Beware the Ides: VT's Hokies deserved NCAA's snub
Julius Caesar Act 1, Scene 2:
Who is it in the press that calls on me? I hear a tongue shriller than all the music cry, "Caesar!" Speak. Caesar is turn'd to hear.
Beware the ides of March.
What man is that?
A soothsayer bids you beware the ides of March.
The ides of March, which the Romans established when they created the Julian calendar, falls on the fifteenth of the month, and thanks to history and Shakespeare, is forever associated with doom and disaster. (“Et tu, Brute?” Perhaps the only thing you remember from tenth-grade Latin class.)
Even though five Virginia schools made it into this year’s NCAA men’s basketball tournament, there is one for which the ides of March came a couple of days early this year: Virginia Tech.
When Selection Sunday (March 13) came and went without seeing Tech on the bracket, the sports community’s outrage stopped just short of storming the NCAA’s home office. Mere moments after the bracket’s announcement, The Washington Post, ESPN, MSNBC, NPR, The San Francisco Chronicle, and hundreds of other news outlets, blogs, and tweets rallied to Tech’s defense. The Associated Press called the omission the tournament’s “single greatest injustice,” and according to The New York Daily News, the Hokies are “victims” of a system one ESPN analyst labeled “horrible” and “indefensible.”
Jiminy Cricket! I thought I was writing about Khaddafi there for a minute.
Pardon me for asking, but what gives? Did Virginia Tech become a basketball powerhouse while my back was turned? Am I to believe, like so many of Tech’s defenders, that fair-to-middlin’ high major teams like Tech automatically outrank really good schools from smaller conferences, like VCU?
Virginia Tech was ranked 6 in the ACC going into the conference tournament, and while they made it to the semi-finals, there they lost to Duke, a team the Hokies had beaten just three weeks before. And how much weight should a regular season victory over Duke carry when Tech lost twice not just to 5-seeded Boston College, but also to 8-seeded UVA? With such devastating in-conference losses, one might wonder that Virginia Tech was considered for the NCAA tournament at all.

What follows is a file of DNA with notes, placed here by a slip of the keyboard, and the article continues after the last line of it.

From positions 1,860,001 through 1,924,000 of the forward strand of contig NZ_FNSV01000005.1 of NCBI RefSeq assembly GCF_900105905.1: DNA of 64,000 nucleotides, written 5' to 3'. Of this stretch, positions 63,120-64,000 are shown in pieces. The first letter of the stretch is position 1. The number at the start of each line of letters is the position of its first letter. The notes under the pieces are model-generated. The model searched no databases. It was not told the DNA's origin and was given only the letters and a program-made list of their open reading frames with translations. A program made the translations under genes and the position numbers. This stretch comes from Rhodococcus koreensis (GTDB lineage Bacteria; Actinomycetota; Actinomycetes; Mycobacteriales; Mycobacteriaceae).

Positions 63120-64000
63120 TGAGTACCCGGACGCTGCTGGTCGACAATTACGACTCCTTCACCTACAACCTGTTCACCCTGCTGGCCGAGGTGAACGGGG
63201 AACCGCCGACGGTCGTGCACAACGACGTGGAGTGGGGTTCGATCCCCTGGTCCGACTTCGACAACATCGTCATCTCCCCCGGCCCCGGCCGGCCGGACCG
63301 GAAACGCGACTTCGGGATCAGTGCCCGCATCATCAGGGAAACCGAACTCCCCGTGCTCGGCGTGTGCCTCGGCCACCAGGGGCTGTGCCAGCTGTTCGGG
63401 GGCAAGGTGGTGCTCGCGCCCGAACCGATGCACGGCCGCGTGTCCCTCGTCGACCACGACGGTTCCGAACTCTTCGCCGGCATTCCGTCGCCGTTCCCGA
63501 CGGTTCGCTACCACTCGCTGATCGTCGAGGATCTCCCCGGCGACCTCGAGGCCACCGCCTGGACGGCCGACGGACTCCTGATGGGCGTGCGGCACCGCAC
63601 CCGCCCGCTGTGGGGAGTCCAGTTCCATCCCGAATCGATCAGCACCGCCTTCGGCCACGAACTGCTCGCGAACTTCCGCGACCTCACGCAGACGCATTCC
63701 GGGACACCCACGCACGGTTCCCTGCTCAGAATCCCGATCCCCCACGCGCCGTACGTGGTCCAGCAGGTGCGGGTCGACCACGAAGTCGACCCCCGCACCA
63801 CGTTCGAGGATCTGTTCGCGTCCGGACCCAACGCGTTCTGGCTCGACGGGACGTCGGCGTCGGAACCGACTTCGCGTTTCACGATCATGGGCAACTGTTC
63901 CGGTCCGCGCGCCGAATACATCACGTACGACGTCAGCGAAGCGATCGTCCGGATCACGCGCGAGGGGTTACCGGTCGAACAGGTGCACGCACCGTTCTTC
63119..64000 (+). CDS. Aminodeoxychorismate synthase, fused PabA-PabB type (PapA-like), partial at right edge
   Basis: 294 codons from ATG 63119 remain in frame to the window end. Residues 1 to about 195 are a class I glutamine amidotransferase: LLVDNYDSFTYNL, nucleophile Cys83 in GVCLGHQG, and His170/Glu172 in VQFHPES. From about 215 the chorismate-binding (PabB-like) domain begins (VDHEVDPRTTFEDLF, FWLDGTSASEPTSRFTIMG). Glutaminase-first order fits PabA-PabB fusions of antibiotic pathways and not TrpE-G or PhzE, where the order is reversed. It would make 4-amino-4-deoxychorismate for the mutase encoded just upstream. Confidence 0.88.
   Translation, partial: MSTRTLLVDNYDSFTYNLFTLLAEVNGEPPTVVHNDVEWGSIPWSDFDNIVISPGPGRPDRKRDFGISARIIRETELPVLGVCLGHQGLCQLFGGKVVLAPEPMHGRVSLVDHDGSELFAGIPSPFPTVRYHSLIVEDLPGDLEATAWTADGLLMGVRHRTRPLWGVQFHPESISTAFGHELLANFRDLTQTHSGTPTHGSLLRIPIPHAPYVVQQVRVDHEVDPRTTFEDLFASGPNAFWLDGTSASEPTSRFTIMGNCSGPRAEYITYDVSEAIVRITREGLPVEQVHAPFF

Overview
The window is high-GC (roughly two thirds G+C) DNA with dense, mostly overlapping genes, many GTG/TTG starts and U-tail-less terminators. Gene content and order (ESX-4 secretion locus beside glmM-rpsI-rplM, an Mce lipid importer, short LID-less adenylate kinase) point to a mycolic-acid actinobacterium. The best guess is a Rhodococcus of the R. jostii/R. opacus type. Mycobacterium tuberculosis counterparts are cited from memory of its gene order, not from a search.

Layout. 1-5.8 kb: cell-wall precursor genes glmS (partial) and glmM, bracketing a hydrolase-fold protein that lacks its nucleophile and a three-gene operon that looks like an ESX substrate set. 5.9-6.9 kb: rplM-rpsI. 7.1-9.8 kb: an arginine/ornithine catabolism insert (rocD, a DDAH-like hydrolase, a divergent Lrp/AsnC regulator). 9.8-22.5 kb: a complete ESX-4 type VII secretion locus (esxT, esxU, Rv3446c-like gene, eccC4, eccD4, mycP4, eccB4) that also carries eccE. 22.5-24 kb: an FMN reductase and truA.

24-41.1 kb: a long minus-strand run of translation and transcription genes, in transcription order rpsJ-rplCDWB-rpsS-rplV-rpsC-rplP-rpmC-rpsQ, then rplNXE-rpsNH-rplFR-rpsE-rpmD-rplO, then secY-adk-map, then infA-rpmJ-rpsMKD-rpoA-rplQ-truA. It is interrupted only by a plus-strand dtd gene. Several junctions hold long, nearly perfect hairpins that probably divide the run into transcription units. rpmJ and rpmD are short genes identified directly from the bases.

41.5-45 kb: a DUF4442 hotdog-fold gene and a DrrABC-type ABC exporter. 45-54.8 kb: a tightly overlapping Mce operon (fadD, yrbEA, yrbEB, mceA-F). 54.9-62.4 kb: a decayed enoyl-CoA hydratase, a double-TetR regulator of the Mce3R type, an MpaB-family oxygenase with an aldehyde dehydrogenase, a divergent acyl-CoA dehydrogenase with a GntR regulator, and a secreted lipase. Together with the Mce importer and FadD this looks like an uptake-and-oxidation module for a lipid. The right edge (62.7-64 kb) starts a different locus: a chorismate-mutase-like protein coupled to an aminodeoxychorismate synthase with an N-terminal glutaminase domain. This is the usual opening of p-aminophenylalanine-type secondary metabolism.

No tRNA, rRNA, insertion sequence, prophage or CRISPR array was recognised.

In spite of a more difficult non-conference schedule, the weakness of which was the alleged reason Tech missed the NCAA tournament last year, if it weren’t for that February 26 win over Duke, an NCAA tournament bid would have been a pipe dream for the Hokies. (Don’t even think of bringing up their win over UNC in November. That was UNC-Greensboro, so it doesn’t count as a huge coup.) Every ACC fan knows that a win over Duke is a feat of which any team should be proud, but it’s still just one game out of 33 overall and 16 in-conference.
To all those who criticized the NCAA for overlooking Virginia Tech (and including VCU, which had a really good run), let’s be clear on one point: basketball is not football, and just being a Hokie doesn’t guarantee you a spot at the top of the heap. What happened to Virginia Tech on March 13 was a bitter lesson, but it's one the school needs to learn.
Although judging from all the pouting and griping, neither they nor the sports world at large has realized it yet. Perhaps Hokie Nation and all its supporters should give Julius Caesar another look; when it comes to the ides of March, it’s best to heed the soothsayer.
Juanita lives on a farm in Charlotte County with her husband, son, and many dogs.